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VIDEOGRAPHY & Video EditingStandard definition, high definition, and wide screen options available to suit your viewing preferences. Professional attention to detail and quality.
Recommendations for long-term use and archiving of your valued project.
DVDs are convenient for viewing, but should not be relied upon as the archive master for your important video project. It is advisable that you request a master copy of your project on DV or DVCAM or Digital Master tape at the same time that your DVD is made. Bring the tape master to your professional video production company for any future copies or edits of your project. The tape masters cannot be played on home equipment (such as VCRs), (Some home users might own a pro-sumer DV camcorder that would allow them the convenience of playing back such tapes.)
Unlike DV and DVCAM tape (or other pro digital tapes), DVDs make poor sources for re-editing of content because they use the highly compressed MPEG-2 format. Any attempt to extract video from a DVD for the purpose of re-editing would result in noticeable loss of quality. While DVDs offer a high quality image and convenient viewing, the disc can suffer some physical deterioration over time, and it is vulnerable to scratches, etc. which can interfere with playability. For more details see DVD under Glossary.
Buyer Beware when you see ads for transferring/archiving your film or video direct to DVD. The proper procedure is to make the archive master on DV or other professional digital tape. The DV tape should not be made from the DVD, but should be made directly from the computer editing system's hard drive.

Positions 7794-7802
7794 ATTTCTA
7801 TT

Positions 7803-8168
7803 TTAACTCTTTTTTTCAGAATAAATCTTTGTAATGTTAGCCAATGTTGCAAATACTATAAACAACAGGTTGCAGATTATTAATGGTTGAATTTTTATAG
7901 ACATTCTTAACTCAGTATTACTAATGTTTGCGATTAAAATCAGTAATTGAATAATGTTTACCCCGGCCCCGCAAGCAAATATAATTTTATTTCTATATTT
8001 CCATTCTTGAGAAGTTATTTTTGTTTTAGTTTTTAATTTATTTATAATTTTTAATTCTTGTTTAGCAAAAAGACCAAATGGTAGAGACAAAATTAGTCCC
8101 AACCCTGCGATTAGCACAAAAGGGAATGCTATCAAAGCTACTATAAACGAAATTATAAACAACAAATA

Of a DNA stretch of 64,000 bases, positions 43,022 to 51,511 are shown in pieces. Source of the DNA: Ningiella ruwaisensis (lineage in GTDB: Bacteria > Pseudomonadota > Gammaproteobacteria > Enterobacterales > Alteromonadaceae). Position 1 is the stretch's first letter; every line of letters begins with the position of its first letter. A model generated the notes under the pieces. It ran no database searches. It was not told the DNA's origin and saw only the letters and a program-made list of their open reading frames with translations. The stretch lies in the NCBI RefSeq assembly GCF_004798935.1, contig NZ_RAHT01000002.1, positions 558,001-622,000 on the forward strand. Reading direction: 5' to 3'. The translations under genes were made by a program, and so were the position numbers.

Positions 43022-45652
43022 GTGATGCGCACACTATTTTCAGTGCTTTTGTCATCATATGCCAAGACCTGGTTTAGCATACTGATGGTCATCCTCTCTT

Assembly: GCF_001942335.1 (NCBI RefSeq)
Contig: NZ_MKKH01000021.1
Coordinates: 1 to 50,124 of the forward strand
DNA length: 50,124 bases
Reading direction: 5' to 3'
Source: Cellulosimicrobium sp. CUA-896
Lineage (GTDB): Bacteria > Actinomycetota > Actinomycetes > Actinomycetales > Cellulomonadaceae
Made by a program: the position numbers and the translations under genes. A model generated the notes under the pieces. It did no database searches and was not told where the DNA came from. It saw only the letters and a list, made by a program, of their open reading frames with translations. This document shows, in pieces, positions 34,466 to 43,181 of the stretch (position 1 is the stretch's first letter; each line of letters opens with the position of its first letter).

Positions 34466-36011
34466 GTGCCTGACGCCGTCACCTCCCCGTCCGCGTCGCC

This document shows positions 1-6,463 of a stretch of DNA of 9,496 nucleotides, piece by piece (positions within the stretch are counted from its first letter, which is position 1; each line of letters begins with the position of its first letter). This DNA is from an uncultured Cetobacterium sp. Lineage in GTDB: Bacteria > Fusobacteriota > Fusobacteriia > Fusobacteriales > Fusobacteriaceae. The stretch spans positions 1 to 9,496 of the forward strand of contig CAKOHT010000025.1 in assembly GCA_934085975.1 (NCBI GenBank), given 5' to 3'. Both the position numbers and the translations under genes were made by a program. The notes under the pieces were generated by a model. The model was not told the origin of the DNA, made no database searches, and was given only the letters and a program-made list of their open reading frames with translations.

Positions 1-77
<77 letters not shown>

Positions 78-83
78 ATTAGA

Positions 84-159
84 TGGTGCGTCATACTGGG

Factors effecting DVD playability and image quality.
Some brands of DVD-R blank media have been found to have greater longevity and greater compatibility than other brands when played on most DVD players on the market. A limited number of DVD players manufactured prior to 1999 had compatibility problems with even the best quality DVD-Rs, because, at that time, there was not yet a consistent industry standard for manufacturers.
DVDs require video to undergo compression using the MPEG-2 format in order to accommodate video's large file size. A knowledgeable technician using professional level equipment chooses compression settings based on the video length and image complexity in order to produce a DVD with good image quality and playability.
At Skylight Video Productions, we use the highest quality DVD-R media available, and customize compression settings to obtain the best result for each project.
Basic vs. Advanced DVD
Basic DVD - Suitable for short simple programs. The DVD plays automatically from start to finish when inserted in your player. You can pause, stop, fast forward, and rewind using your remote control.
Advanced (Professionally Authored) DVD - Suitable for longer programs or any program where the viewer can benefit from the ability to directly navigate to a designated part of the program. When the DVD is inserted in your player, it opens to a "main menu page with a list of selectable chapters. The chapter headings include descriptive text, with an optional still or motion thumbnail video image of important subject areas. Use your remote to move through the menu, selecting the chapter you wish to play, or select "play all to play the DVD from start to finish.